My baking hobby has now become my daily bread

My baking hobby has now become my daily bread
  • It is now a year since Samuel embarked on this venture as a full-time job. And so far, he is able to take care of his basic needs.
  • He has had to understand the highs and lows of business and learn to respond appropriately.

In August 2018, Samuel Mboya graduated from Jomo Kenyatta University of Agriculture and Technology with a degree in Procurement and Contract Management.

Instead of idling around while waiting for a job, he turned to his hobby – making donuts.

Today, the 23-year-old is the sole proprietor of Donut Thrills KE, a start-up that makes donuts in different flavours and sells them mostly to students.

“I started making donuts as a hobby when I was still in university. The idea was to get some money to supplement the pocket money I got from my parents. After I graduated, I started taking the baking business seriously because I was out of school and had bills to pay,” he says.

It is now a year since Samuel embarked on this venture as a full-time job. And so far, he is able to take care of his basic needs.


What’s more, he has bought two more doughnut-making machines, and once in a while employs a couple of young people on contract to help with production and distribution.

“I was taught how to make donuts by a friend. Initially, I was doing it just for fun. I helped her do deliveries, and she taught me how to bake. When I decided to make donuts for sale, she gave me the necessary equipment and I started to bake them at home,” he explains.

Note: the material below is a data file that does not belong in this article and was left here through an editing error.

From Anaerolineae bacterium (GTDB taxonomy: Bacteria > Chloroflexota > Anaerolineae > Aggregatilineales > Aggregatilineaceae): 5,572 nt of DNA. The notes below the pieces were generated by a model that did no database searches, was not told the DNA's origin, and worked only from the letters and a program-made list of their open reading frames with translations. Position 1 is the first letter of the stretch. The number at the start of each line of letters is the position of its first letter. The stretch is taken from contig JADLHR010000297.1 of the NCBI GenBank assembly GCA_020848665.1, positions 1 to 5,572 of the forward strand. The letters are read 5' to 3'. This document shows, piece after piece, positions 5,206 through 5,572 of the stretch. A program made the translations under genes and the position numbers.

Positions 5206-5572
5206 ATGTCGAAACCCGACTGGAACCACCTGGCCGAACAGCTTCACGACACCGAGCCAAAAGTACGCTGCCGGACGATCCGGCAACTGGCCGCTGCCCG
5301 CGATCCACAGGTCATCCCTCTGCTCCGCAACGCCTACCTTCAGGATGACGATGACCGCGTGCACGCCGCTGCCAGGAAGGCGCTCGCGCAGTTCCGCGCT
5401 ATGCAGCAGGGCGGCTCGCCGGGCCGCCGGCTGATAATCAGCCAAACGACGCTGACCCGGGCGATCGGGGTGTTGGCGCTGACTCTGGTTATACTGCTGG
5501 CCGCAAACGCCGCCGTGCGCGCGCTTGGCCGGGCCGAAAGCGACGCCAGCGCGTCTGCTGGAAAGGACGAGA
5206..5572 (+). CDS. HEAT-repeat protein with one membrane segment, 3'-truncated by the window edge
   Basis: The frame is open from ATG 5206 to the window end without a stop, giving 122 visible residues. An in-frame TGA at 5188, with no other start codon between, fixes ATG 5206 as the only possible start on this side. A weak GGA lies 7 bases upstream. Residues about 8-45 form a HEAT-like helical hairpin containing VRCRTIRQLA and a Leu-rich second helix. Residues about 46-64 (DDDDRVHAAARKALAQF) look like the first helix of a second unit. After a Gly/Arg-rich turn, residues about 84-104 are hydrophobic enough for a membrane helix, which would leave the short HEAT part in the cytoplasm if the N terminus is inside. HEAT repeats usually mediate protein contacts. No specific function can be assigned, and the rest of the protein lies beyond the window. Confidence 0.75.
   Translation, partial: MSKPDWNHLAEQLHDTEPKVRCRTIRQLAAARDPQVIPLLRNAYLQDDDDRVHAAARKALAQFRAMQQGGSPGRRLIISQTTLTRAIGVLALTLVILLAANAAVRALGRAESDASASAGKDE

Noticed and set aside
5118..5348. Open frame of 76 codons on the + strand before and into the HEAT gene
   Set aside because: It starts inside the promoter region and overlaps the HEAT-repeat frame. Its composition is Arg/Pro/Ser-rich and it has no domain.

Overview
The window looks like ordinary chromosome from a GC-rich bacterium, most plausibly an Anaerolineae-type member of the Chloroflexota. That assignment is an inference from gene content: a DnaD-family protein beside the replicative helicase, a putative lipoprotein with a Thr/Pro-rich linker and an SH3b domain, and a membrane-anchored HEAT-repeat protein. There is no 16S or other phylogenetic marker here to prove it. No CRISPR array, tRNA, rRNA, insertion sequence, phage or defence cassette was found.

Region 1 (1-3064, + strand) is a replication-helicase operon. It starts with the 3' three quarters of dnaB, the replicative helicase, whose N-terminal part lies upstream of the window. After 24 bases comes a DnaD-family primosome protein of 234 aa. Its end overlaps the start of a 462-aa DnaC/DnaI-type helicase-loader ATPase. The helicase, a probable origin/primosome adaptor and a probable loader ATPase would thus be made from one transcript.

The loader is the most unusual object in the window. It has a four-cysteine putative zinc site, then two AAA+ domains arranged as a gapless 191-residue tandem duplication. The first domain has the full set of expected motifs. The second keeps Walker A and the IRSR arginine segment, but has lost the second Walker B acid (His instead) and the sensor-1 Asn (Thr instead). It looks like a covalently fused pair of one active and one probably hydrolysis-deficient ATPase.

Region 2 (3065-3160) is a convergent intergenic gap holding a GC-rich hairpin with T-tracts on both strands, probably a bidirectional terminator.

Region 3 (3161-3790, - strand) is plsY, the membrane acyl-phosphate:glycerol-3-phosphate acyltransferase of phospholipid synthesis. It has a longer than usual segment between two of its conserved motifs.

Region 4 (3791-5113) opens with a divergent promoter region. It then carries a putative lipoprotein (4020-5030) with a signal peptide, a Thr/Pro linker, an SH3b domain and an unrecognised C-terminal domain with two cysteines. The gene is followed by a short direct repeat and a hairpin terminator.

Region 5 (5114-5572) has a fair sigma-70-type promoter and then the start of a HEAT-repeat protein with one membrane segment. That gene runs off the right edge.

Initially, he made just about 10 packets a day. But when he decided to transform his passion into business, he started making up to 40 packets a day depending on demand. He needed to sell more to meet his expenses.

On average, Samuel makes 10 packets, which cost him between Sh600 and Sh700.

His basic ingredients include flour, sugar, baking powder, milk, butter and essence (depending on the flavour).


He sells the plain donuts for Sh150 a packet, Sh180 for the dark chocolate type, and Sh200 for the white chocolate kind. An assorted pack goes for Sh200.

“I market my products primarily on social media, and through referrals from happy clients. I have also set up a website,, to make it possible for clients to order and purchase the donuts online.

"The special aspect about my donuts is that I bake them, rather than deep-fry, which gives them a unique taste. I set up the website four months ago when I realised I needed a stronger online presence to draw in new clients.

“I hired a developer to create the website because I do not have the necessary skills to do so. I have not given up on looking for employment. But I decided not to put my life on a hold as I wait for my dream job. This business has made me discover my passion for business,” he says.


Samuel targets offices in Nairobi and its environs. But students, especially those around Juja where he lives, are his main clients.

Currently, he has 15 regular clients to whom he delivers the donuts in their offices.

Every day, he sells at least 30 packets. He chose to focus on Nairobi and its environs because he had limited capital, and also because he first needed to build strong networks and connections.

He plans to expand his business to other counties.

One of the greatest challenges he has encountered over the last one year was understanding the highs and lows of business and learning to respond appropriately.

For example, due to the current economic times, the profits often fluctuate and some clients disappear.


At one point, he had to cut the prices of the donuts so that more people could afford them.

There are also periods when he reduces the number of packets he bakes in a day to avoid making losses. That ultimately reduces his profits.

“A key lesson for me is that you must be passionate about whatever you are doing. You must dedicate your time to your business to satisfy your clients. You must have a clear vision, and be ready to start small,” he says.

I am trying to get certification from the Kenya Bureau of Standards (Kebs) so that I can supply my products in supermarkets. I also plan to get a bigger working space and to employ more young people to help me.

Currently, I have four machines, a factor that has significantly improved my output. I am also working towards coming up with gluten-free donuts for that that are intolerant to gluten."